2. When a pet vomits there is always a risk the vomited material gaining access to their respiratory tract and lungs. In all situations this can be problematic, but in the case of corrosive alkaline materials, this will be even more dangerous. The damage that can occur within the lungs can easily be proven fatal.

3.  The most common “at-home” remedy used to induce vomiting in pets is hydrogen peroxide. If your pet has just ingested a battery, they have already sustained a significant amount of irritation to their stomach and esophageal lining. By using hydrogen peroxide, you add insult to injury and increase the likelihood of gastrointestinal bleeding and/or perforation.

If your pet ingests a battery, the best first step you can take is to bring them to a veterinarian for evaluation as soon as possible.

5th Day of Christmas: Lilies:

While Lilie’s don’t exactly ‘scream’ Christmas- flowers do- and lilies are amongst the most common type of flowers found in bouquets at all times of the year, including Christmas. Stargazer Lilies, Rubrum Lilies, Tiger Lilies and the other members of the Lilum genus, the ‘true lilies’ as they are known, are highly toxic to cats. A nibble on one or two petals, a lap of spilled vase water, or the ingestion of a small amount of pollen can be enough to put  a cat into debilitating and potentially fatal acute kidney failure.

6th Day of Christmas: Ornaments

From cuts on paws from those that break, to gastrointestinal obstruction from those that get ingested, ornaments and other Christmas tree decorations pose a wide array of hazards to your pets. Cats are probably most at risk of sustaining injuries from these festive decorations, what with their propensity to bat down and play with things that dangle in front of them. This isn’t to say that dogs aren’t at risk of injury or illness from that which adorns your Christmas tree.  After all, once a dog’s tail get wagging, nothing in it’s path is safe, and dogs being dogs, they’re also probably the ones more likely to try to eat an ornament once it’s been knocked off a branch.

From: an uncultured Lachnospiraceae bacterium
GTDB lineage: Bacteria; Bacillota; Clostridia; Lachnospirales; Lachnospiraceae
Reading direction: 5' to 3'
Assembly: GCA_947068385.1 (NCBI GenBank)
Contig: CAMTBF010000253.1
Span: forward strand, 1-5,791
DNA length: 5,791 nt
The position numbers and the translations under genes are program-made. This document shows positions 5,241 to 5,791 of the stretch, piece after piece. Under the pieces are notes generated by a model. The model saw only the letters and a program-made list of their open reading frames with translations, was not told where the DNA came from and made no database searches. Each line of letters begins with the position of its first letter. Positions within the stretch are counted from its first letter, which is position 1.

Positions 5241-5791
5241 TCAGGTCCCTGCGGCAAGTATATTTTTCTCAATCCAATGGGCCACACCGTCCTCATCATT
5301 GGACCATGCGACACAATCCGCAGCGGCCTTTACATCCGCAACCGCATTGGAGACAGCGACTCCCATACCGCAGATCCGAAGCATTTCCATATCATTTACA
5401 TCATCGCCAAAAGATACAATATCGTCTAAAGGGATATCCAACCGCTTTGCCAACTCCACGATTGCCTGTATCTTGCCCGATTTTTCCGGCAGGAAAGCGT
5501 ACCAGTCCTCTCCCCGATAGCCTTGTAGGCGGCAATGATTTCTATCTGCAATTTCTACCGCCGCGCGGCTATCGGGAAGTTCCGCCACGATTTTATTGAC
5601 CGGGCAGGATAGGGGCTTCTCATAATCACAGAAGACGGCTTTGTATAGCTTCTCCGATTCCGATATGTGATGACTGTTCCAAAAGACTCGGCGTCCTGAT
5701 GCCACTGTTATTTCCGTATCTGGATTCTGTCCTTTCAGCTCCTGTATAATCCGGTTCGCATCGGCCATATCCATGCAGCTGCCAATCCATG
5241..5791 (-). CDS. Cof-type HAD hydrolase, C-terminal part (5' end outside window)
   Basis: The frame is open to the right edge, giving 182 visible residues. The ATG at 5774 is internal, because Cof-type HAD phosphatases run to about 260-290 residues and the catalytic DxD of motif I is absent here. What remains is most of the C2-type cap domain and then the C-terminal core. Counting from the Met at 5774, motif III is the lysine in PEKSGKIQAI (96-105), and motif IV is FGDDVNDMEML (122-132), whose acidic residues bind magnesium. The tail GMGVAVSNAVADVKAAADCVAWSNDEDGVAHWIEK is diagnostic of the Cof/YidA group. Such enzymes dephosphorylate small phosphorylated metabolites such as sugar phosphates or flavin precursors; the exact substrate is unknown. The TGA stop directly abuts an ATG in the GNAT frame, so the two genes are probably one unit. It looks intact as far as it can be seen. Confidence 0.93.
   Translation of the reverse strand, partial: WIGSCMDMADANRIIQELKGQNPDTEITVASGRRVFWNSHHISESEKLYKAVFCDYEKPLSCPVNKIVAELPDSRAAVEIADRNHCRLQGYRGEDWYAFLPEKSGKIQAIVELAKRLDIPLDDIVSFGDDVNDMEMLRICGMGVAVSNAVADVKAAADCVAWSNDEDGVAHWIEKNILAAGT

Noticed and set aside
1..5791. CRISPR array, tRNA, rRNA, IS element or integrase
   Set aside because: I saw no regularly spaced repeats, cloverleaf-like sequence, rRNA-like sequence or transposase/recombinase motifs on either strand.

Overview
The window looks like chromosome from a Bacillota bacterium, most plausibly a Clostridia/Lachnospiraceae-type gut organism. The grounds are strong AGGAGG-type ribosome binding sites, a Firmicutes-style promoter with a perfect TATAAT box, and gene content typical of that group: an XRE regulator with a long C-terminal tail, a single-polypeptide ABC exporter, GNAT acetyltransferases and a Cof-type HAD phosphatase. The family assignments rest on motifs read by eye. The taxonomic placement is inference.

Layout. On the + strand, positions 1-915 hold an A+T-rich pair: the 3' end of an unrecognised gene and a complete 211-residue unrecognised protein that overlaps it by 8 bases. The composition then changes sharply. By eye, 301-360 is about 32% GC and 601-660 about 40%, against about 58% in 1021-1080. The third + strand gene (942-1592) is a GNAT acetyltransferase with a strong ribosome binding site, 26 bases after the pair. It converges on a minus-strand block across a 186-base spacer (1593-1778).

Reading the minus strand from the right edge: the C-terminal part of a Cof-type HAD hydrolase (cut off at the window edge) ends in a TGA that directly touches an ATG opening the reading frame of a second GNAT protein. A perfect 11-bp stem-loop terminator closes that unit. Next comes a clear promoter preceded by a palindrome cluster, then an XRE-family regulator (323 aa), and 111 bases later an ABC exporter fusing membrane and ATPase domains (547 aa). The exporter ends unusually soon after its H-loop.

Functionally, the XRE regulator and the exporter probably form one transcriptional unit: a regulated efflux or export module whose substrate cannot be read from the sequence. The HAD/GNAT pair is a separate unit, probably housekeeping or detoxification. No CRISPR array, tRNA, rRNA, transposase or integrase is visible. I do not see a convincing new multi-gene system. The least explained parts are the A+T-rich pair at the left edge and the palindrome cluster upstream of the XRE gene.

7th Day of Christmas: Light Strands

Though strands of Christmas lights can really add a beautiful holiday glow to your tree or house decorations, its important to also appreciate that they can cause a curious pet quite a shock and some pretty significant resulting health problems, too. And if chewed on, these tree adornments can even lead to a house fire. Pets that chew on electric cords can sustain burns on their tongues and elsewhere in their mouth. These pets may also develop a buildup of fluid within their lungs, as a result of the electrical shock. This fluid buildup within the lungs that results from a cause other than heart failure, is known as non-cardiogenic pulmonary edema, it can lead to breathing problems, and it can be fatal, too.

8th Day of Christmas: Chocolate